Precinct 2 Constable Andy Dunklin to continue to serve during campaign for Justice of the Peace Precinct 2

Published on Tuesday, 31 October 2017 13:16 - Written by CORY MCCOY,

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Precinct 2 Constable Andy Dunklin will continue to serve as he runs for Justice of the Peace Precinct 2.

Dunklin announced last week he would run for the seat held by Judge Gary Alfred. Smith County officials said according to Texas law, Dunklin’s intent to run automatically serves as a resignation.

The Commissioners Court is authorized to appoint a holdover replacement until a new constable is elected, however they are not obligated to do so.

On Tuesday Alfred confirmed to the Tyler Morning Telegraph that he is retiring at the end of his term.

“I do want to continue to serve, but if you do vote to replace me, I certainly understand the implications of running for office,” Dunklin told the commissioners.

County Judge Nathaniel Moran said the question before the court was whether it was necessary to appoint a successor at this time.

“The resignation is effective already, but he’s still in office until we appoint a successor,” Moran said.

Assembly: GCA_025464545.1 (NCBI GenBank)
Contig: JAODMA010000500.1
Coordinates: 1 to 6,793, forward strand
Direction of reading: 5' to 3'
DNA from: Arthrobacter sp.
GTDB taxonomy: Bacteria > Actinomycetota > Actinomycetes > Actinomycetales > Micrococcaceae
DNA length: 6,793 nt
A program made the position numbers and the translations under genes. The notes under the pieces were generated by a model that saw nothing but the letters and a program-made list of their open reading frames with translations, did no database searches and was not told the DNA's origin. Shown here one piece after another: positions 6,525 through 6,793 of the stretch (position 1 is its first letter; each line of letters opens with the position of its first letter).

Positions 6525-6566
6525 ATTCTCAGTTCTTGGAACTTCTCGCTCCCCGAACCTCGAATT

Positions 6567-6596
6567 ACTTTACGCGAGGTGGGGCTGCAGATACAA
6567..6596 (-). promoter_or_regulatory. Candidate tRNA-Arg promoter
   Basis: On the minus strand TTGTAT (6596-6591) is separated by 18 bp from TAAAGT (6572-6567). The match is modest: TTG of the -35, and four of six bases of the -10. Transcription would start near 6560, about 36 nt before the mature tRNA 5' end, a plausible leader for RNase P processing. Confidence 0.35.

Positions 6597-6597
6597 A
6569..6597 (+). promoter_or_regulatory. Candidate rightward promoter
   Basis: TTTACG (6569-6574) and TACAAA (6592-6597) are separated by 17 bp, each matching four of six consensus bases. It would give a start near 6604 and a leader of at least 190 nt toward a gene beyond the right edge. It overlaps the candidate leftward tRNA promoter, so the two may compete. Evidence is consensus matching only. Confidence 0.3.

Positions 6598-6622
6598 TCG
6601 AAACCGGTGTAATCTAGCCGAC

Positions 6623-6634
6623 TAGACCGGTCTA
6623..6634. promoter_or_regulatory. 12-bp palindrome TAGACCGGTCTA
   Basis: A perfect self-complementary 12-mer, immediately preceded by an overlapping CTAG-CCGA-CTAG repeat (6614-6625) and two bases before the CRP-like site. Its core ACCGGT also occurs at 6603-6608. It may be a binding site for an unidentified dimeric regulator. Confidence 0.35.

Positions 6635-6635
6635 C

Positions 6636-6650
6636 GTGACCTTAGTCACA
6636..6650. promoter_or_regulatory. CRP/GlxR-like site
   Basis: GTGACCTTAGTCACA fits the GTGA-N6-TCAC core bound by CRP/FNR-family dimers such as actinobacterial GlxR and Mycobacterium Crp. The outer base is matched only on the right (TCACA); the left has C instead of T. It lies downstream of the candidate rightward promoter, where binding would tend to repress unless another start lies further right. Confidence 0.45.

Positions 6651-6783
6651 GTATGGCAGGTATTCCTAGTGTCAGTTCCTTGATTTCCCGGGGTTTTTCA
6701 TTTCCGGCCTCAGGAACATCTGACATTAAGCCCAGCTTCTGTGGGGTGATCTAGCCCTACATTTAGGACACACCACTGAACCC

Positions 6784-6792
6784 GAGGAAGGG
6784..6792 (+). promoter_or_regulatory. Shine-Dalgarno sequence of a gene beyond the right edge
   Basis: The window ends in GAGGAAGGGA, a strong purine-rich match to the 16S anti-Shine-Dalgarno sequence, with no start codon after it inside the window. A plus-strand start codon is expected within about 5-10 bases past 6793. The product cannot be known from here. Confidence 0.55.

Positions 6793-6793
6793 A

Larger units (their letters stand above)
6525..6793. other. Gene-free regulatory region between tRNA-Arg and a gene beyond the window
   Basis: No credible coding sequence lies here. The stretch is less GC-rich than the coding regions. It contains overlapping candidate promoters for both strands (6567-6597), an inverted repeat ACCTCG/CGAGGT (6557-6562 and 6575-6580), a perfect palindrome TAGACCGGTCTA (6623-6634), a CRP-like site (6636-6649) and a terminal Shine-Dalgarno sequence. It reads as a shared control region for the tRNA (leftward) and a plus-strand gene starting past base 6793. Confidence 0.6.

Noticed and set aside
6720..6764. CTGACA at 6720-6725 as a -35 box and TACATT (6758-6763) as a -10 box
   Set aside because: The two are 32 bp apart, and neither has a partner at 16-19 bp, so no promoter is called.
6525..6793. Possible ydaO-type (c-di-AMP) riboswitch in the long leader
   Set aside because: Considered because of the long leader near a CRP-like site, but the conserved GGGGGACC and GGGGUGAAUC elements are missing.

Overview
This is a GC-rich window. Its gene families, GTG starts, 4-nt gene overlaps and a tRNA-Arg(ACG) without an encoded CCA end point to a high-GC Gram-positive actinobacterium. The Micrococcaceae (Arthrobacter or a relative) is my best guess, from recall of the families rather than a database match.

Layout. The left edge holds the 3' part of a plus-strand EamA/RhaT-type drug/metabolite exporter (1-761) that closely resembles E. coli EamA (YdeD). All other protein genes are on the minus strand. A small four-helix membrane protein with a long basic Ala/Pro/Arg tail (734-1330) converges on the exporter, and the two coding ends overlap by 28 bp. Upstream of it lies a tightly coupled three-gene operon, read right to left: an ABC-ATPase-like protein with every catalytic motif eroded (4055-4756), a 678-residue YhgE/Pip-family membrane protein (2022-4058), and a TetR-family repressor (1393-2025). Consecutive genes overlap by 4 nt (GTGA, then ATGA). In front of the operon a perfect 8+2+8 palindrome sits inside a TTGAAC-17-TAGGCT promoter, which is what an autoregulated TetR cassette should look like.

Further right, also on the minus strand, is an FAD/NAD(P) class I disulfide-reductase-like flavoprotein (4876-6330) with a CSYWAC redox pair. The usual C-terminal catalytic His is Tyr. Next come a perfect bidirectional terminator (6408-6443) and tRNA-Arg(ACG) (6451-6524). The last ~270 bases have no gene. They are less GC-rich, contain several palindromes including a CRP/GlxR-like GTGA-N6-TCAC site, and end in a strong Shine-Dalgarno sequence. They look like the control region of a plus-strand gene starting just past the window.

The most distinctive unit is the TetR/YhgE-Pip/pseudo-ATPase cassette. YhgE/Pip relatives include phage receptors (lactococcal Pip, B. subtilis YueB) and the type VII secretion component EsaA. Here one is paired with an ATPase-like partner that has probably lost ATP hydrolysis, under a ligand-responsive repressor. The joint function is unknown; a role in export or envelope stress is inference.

“Replacement is not required by the statute, I see no compelling public interest in appointing a replacement.”

The court voted not to appoint a replacement at this time.

The commissioners also heard from the public on the status of Precinct 1 Constable Henry Jackson, who surrendered himself to federal custody on Friday after being convicted of tax evasion.

Resident Tim Kane felt Jackson’s refusal to resign is a continuation of a pattern of defrauding taxpayers.

“If you continue to pay his salary, knowing that he is unable to perform the duties of the office, are you not aiding and abetting a second defrauding of taxpayers of this county?” Kane said.

Kane did recognize the difficulty of removing an elected official from office.

In other business, the county also reviewed a proposal from MuniServices for transparency software that would make navigating the county’s budget easier for residents.

At a cost of $9,000 annually, commissioners said they needed time to mull the proposal before making a decision.

The commissioners also reviewed applications for the county’s new Fleet Manager position, but took no action.